Nuclear Survival Kit Guide, Gear, and Checklist
Sometimes, a typical in-place survival kit just isn’t enough. One of those times is in the event of a nuclear attack, accident, or radiation emergency. That is where a nuclear survival kit comes in. Designed for personal protection and to be paired with any traditional survival kit or bug out bag, a nuclear survival kit can give you the resources to navigate one of the worst-case scenarios possible in the modern world.
This kit isn’t for everybody, but if you are looking to be prepared for a nuclear event, we’ve got you covered. Below we break down what a nuclear survival kit is, and how the key components augment your preparedness, and share our nuclear survival kit checklist that you can download, print, or save in multiple formats.
Contents (Jump to a Section)
What is a Nuclear Survival Kit?
A nuclear survival kit can be many things with one objective: to improve your survivability through a nuclear event.
Some kits are full survival kits focused on a wide range of vulnerabilities, including nuclear threats. Others are modular kits that can stand alone or be added to typical survival kits. This is the type that we give an overview of below.
Both types of kits contain personal protective clothing- and lots of it- radiation emergencies require a lot of changing from contaminated suits or clothes. They also include equipment for nuclear hardening and radiation detection. Prevention pills like potassium iodide and decontamination kits are also common. Lastly, other kits, resources, and documents to improve your survivability are included.
Nuclear Survival Kit vs Home Survival Kit
Nuclear survival kits are designed to meet a more specific goal than general survival kits. They apply to a specific range of nuclear-related threats and focus on preparedness items to meet the challenges these present.
Nuclear survival kits focus on the ‘time, distance, & shielding’ tenet to protect yourself from a threat you cannot see, smell, or touch. Food, water, communication supplies, and other shared focuses are still extremely important, but in a nuclear survival kit, you are prioritizing NOT absorbing 8 sieverts, which is an inescapable death sentence.
If you are looking for our top-level guide with all supplies related to in-place survival at home, check out our comprehensive home survival kit:
Nuclear Survival Specific Supplies
Nuclear and radiation events require a very specific set of equipment. Several of them are useful for more scenarios, but a few niche items are not. Having this gear on hand can really give you the upper hand though.
Personal Protective Clothing
Protecting your person is important- you’ll need to stay protected for at least 24 hours and then be able to get out of the fallout zone or irradiated area quickly. This can take several changes of clothes, and you’ll want to cover your body head-to-toe. You also do not want to inhale or ingest nuclear particles.
- Gas Mask: MIRA CM-6M – bromobutyl rubber construction at a respectable price with proven durability (see why this is the best gas mask).
- Coveralls: Rayguard 30203 – These coveralls are breathable and essentially the same as the mil-spec ‘banana suit’. You could use a HAZMAT suit here, but it’s unnecessarily hot and does not offer any better protection for radiation events.
- Gloves: Nitrile Exam Gloves – wearing several layers and popping them off as they get contaminated is a good idea, just like a biological threat.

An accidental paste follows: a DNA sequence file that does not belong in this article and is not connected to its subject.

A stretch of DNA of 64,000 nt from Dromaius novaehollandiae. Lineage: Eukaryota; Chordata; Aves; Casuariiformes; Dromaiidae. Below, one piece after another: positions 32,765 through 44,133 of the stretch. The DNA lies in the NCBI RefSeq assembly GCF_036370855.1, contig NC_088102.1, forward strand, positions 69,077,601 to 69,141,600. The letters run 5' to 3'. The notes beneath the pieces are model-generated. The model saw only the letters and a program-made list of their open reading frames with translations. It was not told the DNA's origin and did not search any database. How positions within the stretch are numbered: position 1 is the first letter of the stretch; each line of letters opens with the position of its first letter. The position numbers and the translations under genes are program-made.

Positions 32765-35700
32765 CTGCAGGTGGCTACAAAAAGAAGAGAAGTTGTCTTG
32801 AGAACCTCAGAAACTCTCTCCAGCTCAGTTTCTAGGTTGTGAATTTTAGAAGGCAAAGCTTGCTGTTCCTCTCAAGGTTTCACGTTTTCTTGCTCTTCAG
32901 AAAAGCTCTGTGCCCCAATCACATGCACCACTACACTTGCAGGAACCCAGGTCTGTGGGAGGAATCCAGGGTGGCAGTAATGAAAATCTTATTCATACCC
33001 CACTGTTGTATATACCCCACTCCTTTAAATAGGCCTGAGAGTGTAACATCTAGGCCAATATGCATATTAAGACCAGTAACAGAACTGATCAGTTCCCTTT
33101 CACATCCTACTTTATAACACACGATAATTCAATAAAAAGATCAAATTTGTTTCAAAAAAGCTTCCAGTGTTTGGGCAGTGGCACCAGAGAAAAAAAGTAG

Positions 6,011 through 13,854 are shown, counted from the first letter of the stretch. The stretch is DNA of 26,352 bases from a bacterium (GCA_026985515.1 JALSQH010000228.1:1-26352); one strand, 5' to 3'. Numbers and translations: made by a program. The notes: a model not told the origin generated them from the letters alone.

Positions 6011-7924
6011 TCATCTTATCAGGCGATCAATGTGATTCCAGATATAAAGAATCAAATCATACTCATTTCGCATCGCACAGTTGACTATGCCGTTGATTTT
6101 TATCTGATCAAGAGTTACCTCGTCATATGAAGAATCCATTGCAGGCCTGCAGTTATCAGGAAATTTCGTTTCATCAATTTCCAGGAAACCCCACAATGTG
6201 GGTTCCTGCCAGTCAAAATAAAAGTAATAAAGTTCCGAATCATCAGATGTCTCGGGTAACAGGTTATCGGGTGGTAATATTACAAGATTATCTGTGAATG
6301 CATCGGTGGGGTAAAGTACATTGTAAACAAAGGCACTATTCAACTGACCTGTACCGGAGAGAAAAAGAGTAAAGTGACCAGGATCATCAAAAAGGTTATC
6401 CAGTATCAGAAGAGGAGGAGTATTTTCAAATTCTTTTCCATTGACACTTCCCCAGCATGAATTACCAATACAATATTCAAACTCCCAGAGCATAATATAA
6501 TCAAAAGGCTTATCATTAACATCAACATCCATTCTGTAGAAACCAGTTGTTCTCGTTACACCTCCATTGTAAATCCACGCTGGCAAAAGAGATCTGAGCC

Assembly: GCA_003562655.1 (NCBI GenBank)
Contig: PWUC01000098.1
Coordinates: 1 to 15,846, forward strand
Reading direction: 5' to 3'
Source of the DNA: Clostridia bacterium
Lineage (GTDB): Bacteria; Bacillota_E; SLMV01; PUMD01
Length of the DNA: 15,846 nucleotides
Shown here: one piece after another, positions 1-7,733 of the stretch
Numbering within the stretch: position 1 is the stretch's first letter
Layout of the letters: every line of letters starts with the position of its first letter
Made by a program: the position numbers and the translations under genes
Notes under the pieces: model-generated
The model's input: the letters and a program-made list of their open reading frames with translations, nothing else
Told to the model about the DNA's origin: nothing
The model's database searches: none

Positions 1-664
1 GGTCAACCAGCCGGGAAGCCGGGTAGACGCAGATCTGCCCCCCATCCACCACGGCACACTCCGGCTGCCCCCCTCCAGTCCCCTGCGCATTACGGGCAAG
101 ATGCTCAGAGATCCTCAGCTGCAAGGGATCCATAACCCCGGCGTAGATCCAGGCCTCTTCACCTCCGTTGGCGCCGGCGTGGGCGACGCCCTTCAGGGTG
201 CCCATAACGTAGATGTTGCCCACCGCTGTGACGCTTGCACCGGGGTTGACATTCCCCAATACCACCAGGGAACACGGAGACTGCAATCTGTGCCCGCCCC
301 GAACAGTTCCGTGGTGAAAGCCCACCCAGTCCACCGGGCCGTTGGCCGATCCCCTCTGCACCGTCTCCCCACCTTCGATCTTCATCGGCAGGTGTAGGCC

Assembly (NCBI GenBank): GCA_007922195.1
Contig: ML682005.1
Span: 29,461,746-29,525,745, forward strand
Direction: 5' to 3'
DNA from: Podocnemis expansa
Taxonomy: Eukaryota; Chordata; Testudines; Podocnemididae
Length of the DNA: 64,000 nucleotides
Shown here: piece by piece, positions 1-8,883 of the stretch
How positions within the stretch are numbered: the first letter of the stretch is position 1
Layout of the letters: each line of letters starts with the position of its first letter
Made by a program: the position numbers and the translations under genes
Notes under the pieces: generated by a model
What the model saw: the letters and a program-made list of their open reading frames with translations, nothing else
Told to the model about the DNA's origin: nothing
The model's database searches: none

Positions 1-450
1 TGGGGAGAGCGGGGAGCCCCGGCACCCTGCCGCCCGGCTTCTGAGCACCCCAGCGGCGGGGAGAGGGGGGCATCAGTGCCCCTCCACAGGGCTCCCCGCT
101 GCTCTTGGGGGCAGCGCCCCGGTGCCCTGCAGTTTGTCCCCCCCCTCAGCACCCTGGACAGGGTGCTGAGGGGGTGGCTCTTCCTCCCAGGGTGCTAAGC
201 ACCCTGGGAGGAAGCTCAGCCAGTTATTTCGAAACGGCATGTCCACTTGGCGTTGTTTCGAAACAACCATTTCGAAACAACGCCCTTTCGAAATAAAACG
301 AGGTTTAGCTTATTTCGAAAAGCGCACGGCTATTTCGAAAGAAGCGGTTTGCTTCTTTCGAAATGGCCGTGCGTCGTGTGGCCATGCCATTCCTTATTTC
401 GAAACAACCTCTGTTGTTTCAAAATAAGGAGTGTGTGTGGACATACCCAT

- Boots: Have extra boots and/or shoes on hand. Like gloves, boots easily get contaminated and will need to be swapped out frequently.
- Spare Clothes: Make yourself a skivvy roll – You’ll be doing lots of changing if you get exposed to nuclear fallout.
- Rain Poncho: Arcturus Poncho – another layer you can shed that will also keep you dry.
- N95 Mask: 3M Aura N95 – for when you don’t have a gas mask.
- Goggles: TR Industrial Safety Goggles – for when you don’t have a full-face respirator.
Nuclear Hardening Gear
Hardening is difficult after-the-fact and needs to be done ahead of time. Here is the gear we suggest:
- Faraday Bags: Mission Darkness Faraday Bag – see why this is our highest-reviewed faraday bag.
- Sandbags: UpNorth Sandbags – when you don’t have lead plates handy, sandbags and earth can get you shielded.
- Shovel: SOG Entrenching Tool – whatever you have in your garage works too, you just need to be able to easily fill the sandbags.
Radiation Detection Gear
Detecting radiation and having a comparison against background level is important to know what sort of danger you are in. Here is what we suggest:
- Geiger Counter: RADEX RD1503+ – Check yourself, your food, your water, and your home- a Geiger counter is an invaluable tool in a radiation event. (See why this is the best Geiger counter to get.
- Dosimeter: RADTriage50 Dosimeter Card – a cheap way to see how much radiation you’ve been exposed to (dosage).
Self Care and Decontamination
Radiation particles are simple to remove but difficult to neutralize. Covering your body and carefully changing clothes to clean coverage is best, but exposed areas should be washed, wiped, or scrubbed thoroughly to remove dangerous particles. Here is what we suggest:
- Potassium Iodide Pills: iOSAT – protect your thyroid with iodine (see why this is the best for thyroid blocking in a radiation emergency).
- Wet Wipes: WaterWipes – one of the few wipes available without additives (especially lotion).
- Dish Soap: Whatever brand you prefer that doesn’t include lotion.
- Scrub Brush: Wheel & Tire Brush – A long bristle brush for scrub decontamination.
- Extra Water for Rinsing
Other Kits and Documents
This gear and list are meant to augment your other kits. You will need food and water storage capabilities, many tools, and mobility when it comes to nuclear emergencies. Here are the kits you should already have built out:
- Home Survival Kit
- Bug Out Bag
- Every Day Carry
- Shelter In Place
- Bug Out Vehicle
You should also have Nuclear Survival Guides around as a reference.
There are several scenarios, threats, and domino effects that a nuclear survival kit is designed to cover. You will also want to factor in these threats for any other survival kits you build. Specifically, we are looking at:
- Nuclear Attack
- Nuclear Accident